More British criminals are returning to a life of crime within months of serving sentences than when the Labor Party came to power, according to official figures published yesterday.
Despite millions of pounds being spent to help offenders go straight, more than 57 per cent of adult offenders are convicted of another crime within two years of ending their sentence or starting a community penalty.
When Labour came to power, intent on ending the “revolving door” syndrome in which offenders are constantly in and out of jail or repeatedly given community sentences, the figure was 53.1 per cent.
However, the reoffending rate is now even worse, with two-thirds of men back in jail within two years of walking out of the prison gates. The rate is only slightly lower for females.
The figures are a severe blow to ministers who have invested millions of pounds on psychology-based courses, including anger management and enhanced thinking, aimed at curbing reoffending.
John Reid, the Home Secretary, said, just 24 hours before the Home Office published the figures, that reoffending remained too high and showed no signs of significant improvement.
Yesterday’s report shows that more than one third of offenders had reoffended within six months and almost half after one year. There has been no change in the overall reoffending rate since 2000.
The figures show that overall 65.8 per cent of men and women released from jail in the first quarter of 2003 had reoffended within two years. Among young men aged 18-20, the figure was more than 75 per cent.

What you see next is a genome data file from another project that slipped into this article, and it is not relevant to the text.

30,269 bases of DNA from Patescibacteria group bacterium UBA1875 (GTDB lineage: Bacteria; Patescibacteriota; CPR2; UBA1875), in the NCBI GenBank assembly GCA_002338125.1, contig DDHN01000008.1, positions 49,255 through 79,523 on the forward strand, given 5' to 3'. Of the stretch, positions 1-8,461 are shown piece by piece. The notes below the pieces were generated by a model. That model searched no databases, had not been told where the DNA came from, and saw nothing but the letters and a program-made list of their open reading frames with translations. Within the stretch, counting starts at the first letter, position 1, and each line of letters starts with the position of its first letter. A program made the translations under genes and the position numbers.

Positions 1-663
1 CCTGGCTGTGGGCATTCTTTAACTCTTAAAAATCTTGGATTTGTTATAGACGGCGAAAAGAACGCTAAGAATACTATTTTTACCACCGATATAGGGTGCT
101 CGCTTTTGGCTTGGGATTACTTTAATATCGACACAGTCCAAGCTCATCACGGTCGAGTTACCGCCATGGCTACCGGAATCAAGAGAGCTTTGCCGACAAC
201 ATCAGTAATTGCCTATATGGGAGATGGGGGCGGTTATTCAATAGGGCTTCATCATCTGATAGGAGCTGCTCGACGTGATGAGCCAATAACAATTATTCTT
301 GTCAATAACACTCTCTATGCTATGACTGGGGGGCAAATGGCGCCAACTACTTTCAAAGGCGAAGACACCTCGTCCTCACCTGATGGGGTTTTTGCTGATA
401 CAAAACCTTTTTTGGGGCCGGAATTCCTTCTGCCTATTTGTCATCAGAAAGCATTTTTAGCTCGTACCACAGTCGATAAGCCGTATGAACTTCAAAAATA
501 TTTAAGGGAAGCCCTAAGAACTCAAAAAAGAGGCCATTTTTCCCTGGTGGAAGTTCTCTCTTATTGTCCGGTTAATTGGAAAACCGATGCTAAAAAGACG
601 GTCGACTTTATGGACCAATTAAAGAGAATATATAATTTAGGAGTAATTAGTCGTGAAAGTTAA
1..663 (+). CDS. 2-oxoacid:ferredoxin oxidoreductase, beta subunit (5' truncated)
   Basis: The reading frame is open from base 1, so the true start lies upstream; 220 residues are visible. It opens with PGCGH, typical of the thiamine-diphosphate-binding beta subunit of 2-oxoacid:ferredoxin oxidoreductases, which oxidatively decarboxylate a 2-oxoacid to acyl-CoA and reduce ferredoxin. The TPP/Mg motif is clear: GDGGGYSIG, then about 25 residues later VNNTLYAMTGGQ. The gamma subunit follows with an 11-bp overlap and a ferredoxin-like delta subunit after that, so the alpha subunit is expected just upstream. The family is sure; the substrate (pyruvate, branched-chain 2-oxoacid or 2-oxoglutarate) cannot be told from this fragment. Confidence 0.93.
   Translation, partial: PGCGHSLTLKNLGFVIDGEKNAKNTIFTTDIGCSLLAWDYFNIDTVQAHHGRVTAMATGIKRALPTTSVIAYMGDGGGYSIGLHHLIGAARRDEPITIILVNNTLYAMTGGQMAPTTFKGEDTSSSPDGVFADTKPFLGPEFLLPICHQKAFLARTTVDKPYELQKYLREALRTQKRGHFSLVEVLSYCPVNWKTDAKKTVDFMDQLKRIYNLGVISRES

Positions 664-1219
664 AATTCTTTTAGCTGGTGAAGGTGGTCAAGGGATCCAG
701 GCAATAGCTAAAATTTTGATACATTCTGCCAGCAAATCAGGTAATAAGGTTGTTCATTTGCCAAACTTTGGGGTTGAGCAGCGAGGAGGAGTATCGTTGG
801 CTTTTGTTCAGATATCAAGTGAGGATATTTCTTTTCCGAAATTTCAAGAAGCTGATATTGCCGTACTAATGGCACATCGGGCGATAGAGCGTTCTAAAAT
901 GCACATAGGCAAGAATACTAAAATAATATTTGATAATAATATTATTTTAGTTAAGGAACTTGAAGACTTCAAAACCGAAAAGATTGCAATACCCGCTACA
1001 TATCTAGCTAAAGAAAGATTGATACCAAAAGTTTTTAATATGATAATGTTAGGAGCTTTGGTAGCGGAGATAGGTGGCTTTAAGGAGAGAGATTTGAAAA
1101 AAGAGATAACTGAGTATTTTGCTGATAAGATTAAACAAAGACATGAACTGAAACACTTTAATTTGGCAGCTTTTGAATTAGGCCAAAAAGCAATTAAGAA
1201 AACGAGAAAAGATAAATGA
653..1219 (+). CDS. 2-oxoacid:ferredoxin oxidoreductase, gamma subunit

More than half of offenders given a community sentence in the first quarter of 2003 were convicted of a further offence within two years.
A startling 86 per cent of those given drug treatment and testing orders reoffended within two years.
This figure reflects the difficulties involved in dealing with drug-abusing criminals.
Almost 85 per cent of those sentenced for theft from a vehicle are reconvicted within two years, while the figure is 73 per cent for household burglars and 57 per cent for robbers.
Baroness Scotland of Asthal, QC, and Minister of State for the Criminal Justice System and Offender Management, said: “We are committed to working towards a reduction of 10 per cent by the end of the decade. We are implementing the National Offender Management Service to drive forward progress on re-offending.
“It will enable end-to-end offender management, so that the custodial and community supervision elements of an offender’s sentence are managed as a whole." Enver Solomon, deputy director of the Centre for Crime and Justice Studies at Kings College, London said: “When six out of ten people are reconvicted, having either served a community sentence or spent time in prison, it surely raises the question about what difference criminal justice interventions make.”
He added: “After nearly ten years failing to meet their targets on reconviction, the Government should recognise that success is about addressing the multiple social and economic factors that contribute to crime rather than endlessly reforming the prison and probation services.”